In a study published in the Journal of Fluency Disorders, researchers at University College London looked at 272 children with a stutter and 25 without. Volunteers were aged five to 19.
The test used by the researchers was originally developed in the US and is called the ‘stuttering severity instrument’ (SSI-3).
Results from this study showed that the SSI-3 test can be reliably used to predict stutter severity across the whole age range.
Early symptoms of stuttering include:
- prolonging of parts of words
- partial repetition of words
- blocking (being unable to say) the first part of a word.
Prof Peter Howell, who led the research, said: “If we can identify children at risk of stuttering, then we can offer appropriate interventions to help them early on.”
Tackling speech problems at primary school age could make a huge difference to the future lives of those affected. Stuttering can cause low self-esteem, low-confidence and communication difficulties.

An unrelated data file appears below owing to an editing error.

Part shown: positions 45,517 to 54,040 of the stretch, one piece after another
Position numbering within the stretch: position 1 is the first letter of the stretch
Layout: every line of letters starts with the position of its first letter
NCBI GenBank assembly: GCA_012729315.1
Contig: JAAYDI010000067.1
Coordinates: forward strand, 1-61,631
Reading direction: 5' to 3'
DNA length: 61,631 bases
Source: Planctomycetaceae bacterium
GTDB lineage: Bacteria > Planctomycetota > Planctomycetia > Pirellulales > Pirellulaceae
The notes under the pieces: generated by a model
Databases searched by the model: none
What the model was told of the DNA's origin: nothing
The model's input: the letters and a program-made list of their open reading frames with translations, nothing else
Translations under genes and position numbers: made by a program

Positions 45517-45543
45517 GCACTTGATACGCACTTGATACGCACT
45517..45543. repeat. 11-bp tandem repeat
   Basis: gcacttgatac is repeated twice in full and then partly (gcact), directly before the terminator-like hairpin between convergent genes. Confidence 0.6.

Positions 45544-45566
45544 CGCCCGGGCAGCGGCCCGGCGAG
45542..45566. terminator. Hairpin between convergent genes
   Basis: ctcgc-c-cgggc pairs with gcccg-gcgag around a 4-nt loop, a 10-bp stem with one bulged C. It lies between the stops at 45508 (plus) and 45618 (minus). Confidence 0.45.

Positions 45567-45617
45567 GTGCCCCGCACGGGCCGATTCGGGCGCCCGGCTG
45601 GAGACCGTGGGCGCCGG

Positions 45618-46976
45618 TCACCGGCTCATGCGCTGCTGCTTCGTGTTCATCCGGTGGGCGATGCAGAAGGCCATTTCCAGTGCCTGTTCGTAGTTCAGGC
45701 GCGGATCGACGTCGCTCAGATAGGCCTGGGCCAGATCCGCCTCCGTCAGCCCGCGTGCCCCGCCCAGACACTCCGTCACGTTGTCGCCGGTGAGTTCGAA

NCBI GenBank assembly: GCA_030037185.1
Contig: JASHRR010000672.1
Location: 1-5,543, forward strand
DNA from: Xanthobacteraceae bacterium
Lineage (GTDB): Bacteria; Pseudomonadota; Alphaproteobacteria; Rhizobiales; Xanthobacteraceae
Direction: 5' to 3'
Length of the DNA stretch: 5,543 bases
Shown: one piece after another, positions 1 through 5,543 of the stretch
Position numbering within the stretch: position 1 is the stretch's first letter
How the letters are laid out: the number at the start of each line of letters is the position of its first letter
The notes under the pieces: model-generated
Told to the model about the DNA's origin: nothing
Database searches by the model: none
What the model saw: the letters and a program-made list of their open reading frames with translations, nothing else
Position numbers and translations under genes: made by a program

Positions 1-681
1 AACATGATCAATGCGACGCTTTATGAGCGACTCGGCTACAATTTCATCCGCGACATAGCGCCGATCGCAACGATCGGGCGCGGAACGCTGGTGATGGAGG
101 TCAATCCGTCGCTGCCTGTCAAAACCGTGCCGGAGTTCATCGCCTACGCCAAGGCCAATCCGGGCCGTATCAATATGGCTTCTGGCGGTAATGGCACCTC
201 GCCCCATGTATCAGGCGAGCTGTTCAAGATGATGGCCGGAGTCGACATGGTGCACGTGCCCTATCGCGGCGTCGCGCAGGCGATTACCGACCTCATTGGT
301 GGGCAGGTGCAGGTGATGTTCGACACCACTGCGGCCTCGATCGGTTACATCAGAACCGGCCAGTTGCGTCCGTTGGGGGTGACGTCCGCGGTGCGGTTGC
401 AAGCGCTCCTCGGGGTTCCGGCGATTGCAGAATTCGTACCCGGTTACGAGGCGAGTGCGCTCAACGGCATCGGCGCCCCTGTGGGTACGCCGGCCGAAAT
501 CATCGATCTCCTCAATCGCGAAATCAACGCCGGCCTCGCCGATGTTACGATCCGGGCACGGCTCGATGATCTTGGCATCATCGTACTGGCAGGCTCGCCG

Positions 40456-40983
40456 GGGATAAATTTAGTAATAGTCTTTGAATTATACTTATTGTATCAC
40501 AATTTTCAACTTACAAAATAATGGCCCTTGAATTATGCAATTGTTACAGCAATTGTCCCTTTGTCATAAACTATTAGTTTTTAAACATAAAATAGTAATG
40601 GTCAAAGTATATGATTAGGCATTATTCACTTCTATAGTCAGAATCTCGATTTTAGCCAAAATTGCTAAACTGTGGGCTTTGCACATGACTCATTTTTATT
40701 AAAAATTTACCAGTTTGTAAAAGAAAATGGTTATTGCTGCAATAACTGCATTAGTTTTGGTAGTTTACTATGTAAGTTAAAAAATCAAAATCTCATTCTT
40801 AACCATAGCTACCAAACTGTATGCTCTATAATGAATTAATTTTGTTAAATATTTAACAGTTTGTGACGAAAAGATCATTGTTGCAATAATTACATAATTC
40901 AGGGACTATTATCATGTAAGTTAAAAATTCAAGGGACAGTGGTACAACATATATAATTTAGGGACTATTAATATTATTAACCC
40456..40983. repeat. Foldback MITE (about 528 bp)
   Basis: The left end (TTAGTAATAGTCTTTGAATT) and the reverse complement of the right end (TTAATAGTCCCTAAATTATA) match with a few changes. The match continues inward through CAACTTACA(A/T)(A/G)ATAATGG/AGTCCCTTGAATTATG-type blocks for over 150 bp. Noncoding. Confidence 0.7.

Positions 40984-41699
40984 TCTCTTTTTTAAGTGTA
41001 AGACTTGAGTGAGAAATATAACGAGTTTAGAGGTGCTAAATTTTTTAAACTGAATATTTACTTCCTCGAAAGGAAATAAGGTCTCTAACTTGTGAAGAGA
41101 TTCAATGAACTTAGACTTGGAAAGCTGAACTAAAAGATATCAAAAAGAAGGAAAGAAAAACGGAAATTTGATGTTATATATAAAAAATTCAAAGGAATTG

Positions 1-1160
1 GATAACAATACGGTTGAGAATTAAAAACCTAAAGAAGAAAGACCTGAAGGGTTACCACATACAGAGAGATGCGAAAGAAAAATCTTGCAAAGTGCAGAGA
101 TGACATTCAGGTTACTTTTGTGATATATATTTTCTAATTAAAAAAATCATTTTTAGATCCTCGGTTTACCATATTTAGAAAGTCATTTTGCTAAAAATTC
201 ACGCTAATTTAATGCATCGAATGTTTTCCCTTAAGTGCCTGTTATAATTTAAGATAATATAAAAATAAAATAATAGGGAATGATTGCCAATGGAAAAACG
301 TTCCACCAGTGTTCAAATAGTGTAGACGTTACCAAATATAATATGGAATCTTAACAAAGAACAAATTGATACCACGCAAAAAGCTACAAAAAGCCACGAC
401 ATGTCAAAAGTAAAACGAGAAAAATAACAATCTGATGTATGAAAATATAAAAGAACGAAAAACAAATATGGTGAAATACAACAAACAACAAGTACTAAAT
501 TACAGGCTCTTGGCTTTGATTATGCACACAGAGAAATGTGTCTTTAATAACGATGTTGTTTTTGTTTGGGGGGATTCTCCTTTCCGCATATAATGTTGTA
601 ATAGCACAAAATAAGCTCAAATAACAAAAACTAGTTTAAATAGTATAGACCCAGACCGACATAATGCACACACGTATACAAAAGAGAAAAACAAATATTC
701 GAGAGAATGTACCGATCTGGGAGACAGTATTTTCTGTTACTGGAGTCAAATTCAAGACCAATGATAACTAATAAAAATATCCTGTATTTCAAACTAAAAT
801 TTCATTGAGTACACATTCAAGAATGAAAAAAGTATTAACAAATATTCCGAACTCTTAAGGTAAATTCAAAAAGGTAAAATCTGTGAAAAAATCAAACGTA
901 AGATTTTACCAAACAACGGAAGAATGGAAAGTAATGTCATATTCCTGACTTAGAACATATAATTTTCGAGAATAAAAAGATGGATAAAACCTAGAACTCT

According to Howell, the research proves the test can be used to reliable predict the likelihood of stuttering in very young children. At the age of five, there is still an opportunity to help prevent the development of a stutter.
To find out how hypnotherapy can help children and adults cope with and overcome their stutter please visit our Stuttering page.
View and comment on the original BBC News article.